A parent approaches a school bus door as he is just finishing a conversation, which you overhear, about his recent trip to West Africa. It looks like he might have a fever as he is sweating profusely.
Pete: In modern America, with its 24 hour news cycle, most bus drivers not only became aware of Ebola but probably became sick of it (as opposed to sick from it.) Despite all of the publicity, they came to know that the chances of this deadly disease affecting them or anyone on their bus are beyond miniscule. There’s a comparable chance that their bus will be hit by a meteorite. Nevertheless, some drivers, swayed by the incessant media publicity, might overreact to the sweating parent at the school bus door. Worse yet, some supervisors and directors might do the same.
Peggy: As you know, Pete, with the holidays, the indecision and confusion of planning a kitchen remodel, and other professional and personal distractions, I’m just now reading your late November thoughts. Interestingly – and sadly – the first paragraph might now say: “A parent approaches a school bus door as he is just finishing a conversation, which you overhear, about his unwillingness to have his son vaccinated for measles.” Unlike Ebola, measles is a more real, “trending” threat. While a driver – and a supervisor – might have a far more legitimate fear about letting this student on the bus, how does planning for the possible impacts of unvaccinated students on the bus impact our actions? Read the rest of this entry
We’ve all been there. We make a suggestion that we’re certain will make things better. Instead of being greeted with support or acceptance we’re met with waffling, or worse yet, resistance. Whether it’s stated or not, the message is clear – “Please move on to other issues.” Frequently it sounds something like this, “Thank you for your suggestion. We’ll take it under consideration. “
I recently attended an IEP meeting where I was invited to review a student’s progress towards transportation independence. This junior high student with special needs was to be learning “stranger danger” so that she would be able to travel to the neighborhood bus stop safely. Eventually, the goal was that she would be capable of getting to school as her non-disabled peers do. This student was very “high-functioning” and just needed to learn some safety habits. It would not have been unreasonable to expect her to not require special education transportation at all by her sophomore year in high school. Read the rest of this entry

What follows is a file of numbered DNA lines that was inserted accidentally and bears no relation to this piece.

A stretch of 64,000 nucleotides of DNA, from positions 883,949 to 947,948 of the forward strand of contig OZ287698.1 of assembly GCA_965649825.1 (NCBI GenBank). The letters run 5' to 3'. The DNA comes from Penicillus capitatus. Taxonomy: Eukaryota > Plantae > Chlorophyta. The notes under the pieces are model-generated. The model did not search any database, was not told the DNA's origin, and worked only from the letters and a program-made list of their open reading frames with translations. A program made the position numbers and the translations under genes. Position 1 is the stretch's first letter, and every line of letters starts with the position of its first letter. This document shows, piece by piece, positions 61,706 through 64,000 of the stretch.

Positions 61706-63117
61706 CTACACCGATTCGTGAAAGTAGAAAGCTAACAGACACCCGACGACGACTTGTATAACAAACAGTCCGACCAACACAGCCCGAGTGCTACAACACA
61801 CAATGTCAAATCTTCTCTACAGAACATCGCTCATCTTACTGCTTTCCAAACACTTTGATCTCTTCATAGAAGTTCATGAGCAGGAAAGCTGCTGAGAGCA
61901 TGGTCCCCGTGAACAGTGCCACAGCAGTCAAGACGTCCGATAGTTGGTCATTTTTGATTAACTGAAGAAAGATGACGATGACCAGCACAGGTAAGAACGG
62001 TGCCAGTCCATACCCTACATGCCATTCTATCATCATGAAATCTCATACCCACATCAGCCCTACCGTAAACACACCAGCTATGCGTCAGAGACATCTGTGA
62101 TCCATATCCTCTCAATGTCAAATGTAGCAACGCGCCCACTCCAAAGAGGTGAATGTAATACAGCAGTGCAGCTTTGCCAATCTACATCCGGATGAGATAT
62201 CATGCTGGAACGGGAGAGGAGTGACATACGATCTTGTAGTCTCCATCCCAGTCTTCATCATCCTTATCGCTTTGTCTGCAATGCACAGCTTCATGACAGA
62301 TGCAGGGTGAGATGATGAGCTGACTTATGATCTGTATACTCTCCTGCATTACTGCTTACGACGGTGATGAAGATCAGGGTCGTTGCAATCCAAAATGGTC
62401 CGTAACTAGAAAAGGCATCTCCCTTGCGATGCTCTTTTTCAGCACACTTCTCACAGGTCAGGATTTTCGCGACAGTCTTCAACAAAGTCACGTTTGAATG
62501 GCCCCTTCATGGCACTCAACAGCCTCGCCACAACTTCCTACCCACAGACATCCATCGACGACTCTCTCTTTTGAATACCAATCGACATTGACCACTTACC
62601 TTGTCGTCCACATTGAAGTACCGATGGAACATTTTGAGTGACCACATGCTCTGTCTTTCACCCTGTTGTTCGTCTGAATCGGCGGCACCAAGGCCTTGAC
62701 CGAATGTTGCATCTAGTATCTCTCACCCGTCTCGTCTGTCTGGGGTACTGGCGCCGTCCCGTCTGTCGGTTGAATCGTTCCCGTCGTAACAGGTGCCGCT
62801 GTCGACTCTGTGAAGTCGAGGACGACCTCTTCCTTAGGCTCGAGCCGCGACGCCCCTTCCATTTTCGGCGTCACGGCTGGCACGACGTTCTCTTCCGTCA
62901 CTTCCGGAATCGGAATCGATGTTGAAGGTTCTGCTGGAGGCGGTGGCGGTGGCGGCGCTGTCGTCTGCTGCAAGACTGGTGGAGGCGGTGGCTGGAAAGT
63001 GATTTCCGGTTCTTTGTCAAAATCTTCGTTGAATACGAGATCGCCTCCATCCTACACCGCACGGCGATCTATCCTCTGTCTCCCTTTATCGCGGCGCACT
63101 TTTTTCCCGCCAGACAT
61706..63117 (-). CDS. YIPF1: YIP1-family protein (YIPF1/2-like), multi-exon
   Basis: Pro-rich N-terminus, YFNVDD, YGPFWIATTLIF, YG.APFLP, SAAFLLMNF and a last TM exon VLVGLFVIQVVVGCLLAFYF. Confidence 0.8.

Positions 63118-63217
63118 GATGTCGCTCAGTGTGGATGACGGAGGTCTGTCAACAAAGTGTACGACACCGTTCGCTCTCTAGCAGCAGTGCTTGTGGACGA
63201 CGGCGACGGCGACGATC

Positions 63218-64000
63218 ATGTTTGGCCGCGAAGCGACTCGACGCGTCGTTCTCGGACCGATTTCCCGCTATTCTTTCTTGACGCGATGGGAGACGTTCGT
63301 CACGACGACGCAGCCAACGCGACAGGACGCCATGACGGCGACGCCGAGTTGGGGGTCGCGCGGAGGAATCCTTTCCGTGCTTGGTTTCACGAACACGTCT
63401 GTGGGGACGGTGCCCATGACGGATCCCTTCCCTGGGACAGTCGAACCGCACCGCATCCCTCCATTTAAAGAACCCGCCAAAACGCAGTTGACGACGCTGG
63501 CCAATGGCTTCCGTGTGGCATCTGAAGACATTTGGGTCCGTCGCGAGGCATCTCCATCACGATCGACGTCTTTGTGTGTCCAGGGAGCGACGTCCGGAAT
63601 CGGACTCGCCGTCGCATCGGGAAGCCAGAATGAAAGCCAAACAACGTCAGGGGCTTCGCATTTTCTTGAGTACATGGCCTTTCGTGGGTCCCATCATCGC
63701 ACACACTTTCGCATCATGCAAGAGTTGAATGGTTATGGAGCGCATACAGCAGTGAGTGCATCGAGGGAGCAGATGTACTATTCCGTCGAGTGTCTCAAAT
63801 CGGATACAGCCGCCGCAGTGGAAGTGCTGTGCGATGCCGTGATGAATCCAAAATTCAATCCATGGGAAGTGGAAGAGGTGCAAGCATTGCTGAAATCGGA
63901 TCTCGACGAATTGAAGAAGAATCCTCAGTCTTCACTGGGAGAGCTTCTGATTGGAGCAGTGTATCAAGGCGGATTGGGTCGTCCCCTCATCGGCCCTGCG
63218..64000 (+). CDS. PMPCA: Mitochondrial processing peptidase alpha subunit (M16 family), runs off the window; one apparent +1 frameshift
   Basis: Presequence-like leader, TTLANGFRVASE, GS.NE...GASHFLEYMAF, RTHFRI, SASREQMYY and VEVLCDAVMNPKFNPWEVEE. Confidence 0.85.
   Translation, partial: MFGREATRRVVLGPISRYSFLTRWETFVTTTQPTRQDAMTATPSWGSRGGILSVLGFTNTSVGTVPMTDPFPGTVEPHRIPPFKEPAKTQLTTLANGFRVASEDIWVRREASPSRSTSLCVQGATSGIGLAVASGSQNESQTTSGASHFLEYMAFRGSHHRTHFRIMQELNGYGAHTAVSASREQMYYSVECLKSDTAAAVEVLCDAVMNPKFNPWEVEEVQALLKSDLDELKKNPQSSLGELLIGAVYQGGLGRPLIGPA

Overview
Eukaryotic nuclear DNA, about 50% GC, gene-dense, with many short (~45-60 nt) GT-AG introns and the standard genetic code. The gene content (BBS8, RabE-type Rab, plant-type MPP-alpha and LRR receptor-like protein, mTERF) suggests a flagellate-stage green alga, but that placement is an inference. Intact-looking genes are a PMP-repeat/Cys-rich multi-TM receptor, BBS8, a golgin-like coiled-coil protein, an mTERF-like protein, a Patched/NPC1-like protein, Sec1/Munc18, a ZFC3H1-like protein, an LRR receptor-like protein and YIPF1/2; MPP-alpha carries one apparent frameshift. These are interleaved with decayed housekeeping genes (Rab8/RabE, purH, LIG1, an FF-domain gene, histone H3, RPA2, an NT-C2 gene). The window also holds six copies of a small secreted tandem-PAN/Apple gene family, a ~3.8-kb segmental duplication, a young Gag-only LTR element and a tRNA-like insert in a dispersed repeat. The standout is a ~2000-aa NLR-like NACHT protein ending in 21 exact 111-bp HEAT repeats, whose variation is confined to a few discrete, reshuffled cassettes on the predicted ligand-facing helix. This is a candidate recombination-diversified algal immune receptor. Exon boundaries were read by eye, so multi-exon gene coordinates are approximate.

I did it again. I said the words “If I can help. . .” without thinking through the implications. This time, I was offering to babysit a neighbor’s children. When I said it two weeks ago to a brand new acquaintance, she emailed me within days to ask if I could take her to a doctor’s appointment (I couldn’t, and I didn’t). I told a fellow member of a social organization to which I belong to “call me if you need anything,” despite the fact that I’m truly booked out through Thanksgiving. My frequent offers to help – well-intended though misguided – are symptomatic of my tendency to overcommit. I genuinely wish I could be “there” for everyone. Maybe it takes guts I’ve not yet developed to refrain from offering more than I can give. Read the rest of this entry
It may be telling that Pete often finds inspiration for blog posts in business articles and publications, and I’m often moved to write by something I read in less relevant sources. I don’t know what that “tells,” in fact, but I’m sure it reveals something about us as bloggers. Read the rest of this entry
Sometimes a school transportation director or manager who has been to one or more of my presentations pays me the ultimate compliment: “You’ve made a difference for kids.” What more could I ask for? Well, the “more” I seek is a sense that the same problems don’t constantly recur.
I’m a story teller, and the stories I tell in my presentations are the situations I read about in lawsuits. They can make for heart breaking reading, tragic tales, but serve as excellent training tools. And so, when I put my hard-core lawyer’s suit of armor on, and steel myself to the reality that these stories are about real kids who have, often, suffered real pain, I can actually find some perverse satisfaction in coming across a new story. Read the rest of this entry
We frequently urge school transportation professionals to see themselves as an integral part of the education process. At the same time, I often become aware of drivers’ reluctance to comment on students’ inappropriate communications, disrespectful behavior, and failure to follow the rules. Sometimes that reluctance is the subject of court cases that have led me to say, often, “Doing nothing is never the right thing” when students bully or harass other students. “Doing nothing” is certainly “never the right thing” when students fail to follow essential rules of conduct that are directly related to the safety of everyone on the bus – rules as basic as staying in their seats while the bus is moving. Read the rest of this entry
We travelled by car recently from Pueblo Colorado back home to Kansas City after our nephew’s high school graduation. I love a car trip, but the scenery on this particular stretch leaves much to be desired. I amused myself by seeing how I might modify the billboards that proliferate before you reach a town of any real size. Read the rest of this entry